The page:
Microsoft denied rumors (widely circulating on the Web) that Windows 7 has already been shipped to key partners and will be released in 2009. In an e-mail exchange with the WinVista Club, Microsoft said Windows 7 is still in the planning stage and will take three years to develop.
In response to being questioned on whether the company was rushing the Windows 7 release based on Vista’s poor sales, Microsoft says: “We’re confident that many organizations are recognizing the value in Windows Vista. Of note, sales of Windows Vista licenses have now passed 100 million. In addition, Windows Vista is being adopted by businesses at a rate that is similar to past releases. In the business market there are early, mainstream and late adopters, with the majority of businesses falling into the category of mainstream. We’re seeing positive indicators that we’re already starting to move from the early adoption phase into the mainstream, and that more and more businesses are beginning their planning and deployment of Windows Vista.”
Here’s how Mary Jo Foley, who puts an “ublinking eye on Microsoft,” responded to the party line:
My bet: The Windows dev team will likely say that Windows 7 is in planning until the day it is released to manufacturing. Planning simply means not done; it doesn’t mean it does not exist in bootable form, in the new “translucent” Windows world order…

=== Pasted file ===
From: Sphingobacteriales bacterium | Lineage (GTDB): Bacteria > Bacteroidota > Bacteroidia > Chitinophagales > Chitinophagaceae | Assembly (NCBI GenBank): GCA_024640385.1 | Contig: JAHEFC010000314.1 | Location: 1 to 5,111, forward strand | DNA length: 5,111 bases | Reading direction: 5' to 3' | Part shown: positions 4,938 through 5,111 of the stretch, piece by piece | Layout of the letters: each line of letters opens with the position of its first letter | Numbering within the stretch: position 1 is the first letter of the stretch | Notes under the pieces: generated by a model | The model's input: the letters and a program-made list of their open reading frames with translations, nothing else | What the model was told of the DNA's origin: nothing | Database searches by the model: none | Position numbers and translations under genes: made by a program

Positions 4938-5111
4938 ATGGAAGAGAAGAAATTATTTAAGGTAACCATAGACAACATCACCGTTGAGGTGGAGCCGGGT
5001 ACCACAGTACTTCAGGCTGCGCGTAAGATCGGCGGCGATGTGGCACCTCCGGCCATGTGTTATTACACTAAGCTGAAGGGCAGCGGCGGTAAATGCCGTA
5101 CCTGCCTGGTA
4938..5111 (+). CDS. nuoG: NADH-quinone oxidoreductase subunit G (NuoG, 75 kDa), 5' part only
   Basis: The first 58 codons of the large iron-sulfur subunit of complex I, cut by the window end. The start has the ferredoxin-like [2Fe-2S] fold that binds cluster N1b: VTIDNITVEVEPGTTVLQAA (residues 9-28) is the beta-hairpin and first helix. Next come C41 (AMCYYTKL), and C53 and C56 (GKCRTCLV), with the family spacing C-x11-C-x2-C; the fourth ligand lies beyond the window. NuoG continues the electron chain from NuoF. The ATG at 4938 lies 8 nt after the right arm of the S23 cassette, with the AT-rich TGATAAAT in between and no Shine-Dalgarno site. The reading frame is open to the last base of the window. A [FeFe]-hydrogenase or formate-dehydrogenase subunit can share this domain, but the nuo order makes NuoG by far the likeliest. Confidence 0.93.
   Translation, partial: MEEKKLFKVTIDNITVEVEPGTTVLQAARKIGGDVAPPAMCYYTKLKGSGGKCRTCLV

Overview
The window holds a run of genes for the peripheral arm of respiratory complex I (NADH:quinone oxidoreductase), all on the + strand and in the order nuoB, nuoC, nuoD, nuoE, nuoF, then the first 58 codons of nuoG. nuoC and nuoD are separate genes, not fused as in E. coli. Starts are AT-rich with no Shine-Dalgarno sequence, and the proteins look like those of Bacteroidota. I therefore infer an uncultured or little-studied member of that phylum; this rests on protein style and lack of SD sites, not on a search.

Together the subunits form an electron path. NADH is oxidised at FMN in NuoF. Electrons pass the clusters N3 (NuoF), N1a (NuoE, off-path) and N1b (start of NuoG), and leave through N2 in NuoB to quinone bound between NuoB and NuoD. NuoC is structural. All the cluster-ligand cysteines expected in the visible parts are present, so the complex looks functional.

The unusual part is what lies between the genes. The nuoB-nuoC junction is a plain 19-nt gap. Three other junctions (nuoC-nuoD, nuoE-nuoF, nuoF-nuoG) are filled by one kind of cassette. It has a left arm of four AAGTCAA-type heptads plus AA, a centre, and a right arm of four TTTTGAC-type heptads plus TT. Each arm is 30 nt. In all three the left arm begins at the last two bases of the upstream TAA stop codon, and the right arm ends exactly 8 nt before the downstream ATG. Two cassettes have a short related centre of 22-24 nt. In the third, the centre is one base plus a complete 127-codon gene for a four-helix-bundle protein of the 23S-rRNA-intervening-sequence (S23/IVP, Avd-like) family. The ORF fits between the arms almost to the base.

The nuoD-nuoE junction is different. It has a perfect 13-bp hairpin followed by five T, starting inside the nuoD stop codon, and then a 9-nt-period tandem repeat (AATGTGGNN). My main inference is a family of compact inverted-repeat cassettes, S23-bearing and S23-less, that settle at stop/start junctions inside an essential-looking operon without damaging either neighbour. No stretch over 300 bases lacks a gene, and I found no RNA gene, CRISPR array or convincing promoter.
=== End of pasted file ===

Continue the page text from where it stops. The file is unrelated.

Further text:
Based on early Windows 7 screen shots, which continue to proliferate, it seems like the Windows team is leaning toward delivering a smaller, more finite release, rather than another big-bang like Vista. Fewer features means less time needed for development and testing — not more.
One of my sources close to Microsoft weighed in recently with this observation: “Windows 7 is cleaning up some UI (user interface) and will feel more like a SP (service pack) than (Vista) SP1. In fact, it looks like the only changes will be around the Task Bar (’the tray’) and not much else. There is a big push to take more (out of) Windows,” not to cram more features into it.
She included an excerpt from a Microsoft spokeswoman dated January 29 who said, “We are currently in the planning stages for Windows 7 and development is scoped to three years from Windows Vista Consumer GA (general availability).”
“Microsoft’s official public statement remains that Windows 7 wil be released in 2010,” says Foley, “three years after the consumer launch of Vista.” She, for one, is “betting we could see Windows 7 ship in 2009.”